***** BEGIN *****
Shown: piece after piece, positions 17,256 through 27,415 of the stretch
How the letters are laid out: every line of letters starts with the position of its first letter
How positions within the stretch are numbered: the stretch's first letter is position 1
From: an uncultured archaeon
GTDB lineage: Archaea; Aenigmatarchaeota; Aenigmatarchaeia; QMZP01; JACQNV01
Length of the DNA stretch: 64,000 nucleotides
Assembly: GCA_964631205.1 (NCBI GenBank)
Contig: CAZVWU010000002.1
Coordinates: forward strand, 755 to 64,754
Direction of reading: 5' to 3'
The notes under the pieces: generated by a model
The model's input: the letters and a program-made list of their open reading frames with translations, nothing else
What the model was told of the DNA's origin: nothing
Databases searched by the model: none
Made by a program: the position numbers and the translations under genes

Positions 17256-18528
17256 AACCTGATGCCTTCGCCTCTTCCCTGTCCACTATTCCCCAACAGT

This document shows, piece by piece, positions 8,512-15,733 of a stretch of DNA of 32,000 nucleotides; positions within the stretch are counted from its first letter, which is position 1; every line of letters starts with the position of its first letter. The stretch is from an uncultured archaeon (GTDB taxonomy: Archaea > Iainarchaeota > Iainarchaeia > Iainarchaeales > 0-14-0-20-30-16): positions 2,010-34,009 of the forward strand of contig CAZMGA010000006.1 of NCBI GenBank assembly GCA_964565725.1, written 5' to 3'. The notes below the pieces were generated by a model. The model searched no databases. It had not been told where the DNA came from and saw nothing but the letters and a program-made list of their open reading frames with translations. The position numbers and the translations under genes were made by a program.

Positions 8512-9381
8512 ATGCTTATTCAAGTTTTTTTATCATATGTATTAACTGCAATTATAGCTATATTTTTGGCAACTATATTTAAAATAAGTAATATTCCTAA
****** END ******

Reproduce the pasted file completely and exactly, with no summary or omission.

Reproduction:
Shown: piece after piece, positions 17,256 through 27,415 of the stretch
How the letters are laid out: every line of letters starts with the position of its first letter
How positions within the stretch are numbered: the stretch's first letter is position 1
From: an uncultured archaeon
GTDB lineage: Archaea; Aenigmatarchaeota; Aenigmatarchaeia; QMZP01; JACQNV01
Length of the DNA stretch: 64,000 nucleotides
Assembly: GCA_964631205.1 (NCBI GenBank)
Contig: CAZVWU010000002.1
Coordinates: forward strand, 755 to 64,754
Direction of reading: 5' to 3'
The notes under the pieces: generated by a model
The model's input: the letters and a program-made list of their open reading frames with translations, nothing else
What the model was told of the DNA's origin: nothing
Databases searched by the model: none
Made by a program: the position numbers and the translations under genes

Positions 17256-18528
17256 AACCTGATGCCTTCGCCTCTTCCCTGTCCACTATTCCCCAACAGT

This document shows, piece by piece, positions 8,512-15,733 of a stretch of DNA of 32,000 nucleotides; positions within the stretch are counted from its first letter, which is position 1; every line of letters starts with the position of its first letter. The stretch is from an uncultured archaeon (GTDB taxonomy: Archaea > Iainarchaeota > Iainarchaeia > Iainarchaeales > 0-14-0-20-30-16): positions 2,010-34,009 of the forward strand of contig CAZMGA010000006.1 of NCBI GenBank assembly GCA_964565725.1, written 5' to 3'. The notes below the pieces were generated by a model. The model searched no databases. It had not been told where the DNA came from and saw nothing but the letters and a program-made list of their open reading frames with translations. The position numbers and the translations under genes were made by a program.

Positions 8512-9381
8512 ATGCTTATTCAAGTTTTTTTATCATATGTATTAACTGCAATTATAGCTATATTTTTGGCAACTATATTTAAAATAAGTAATATTCCTAA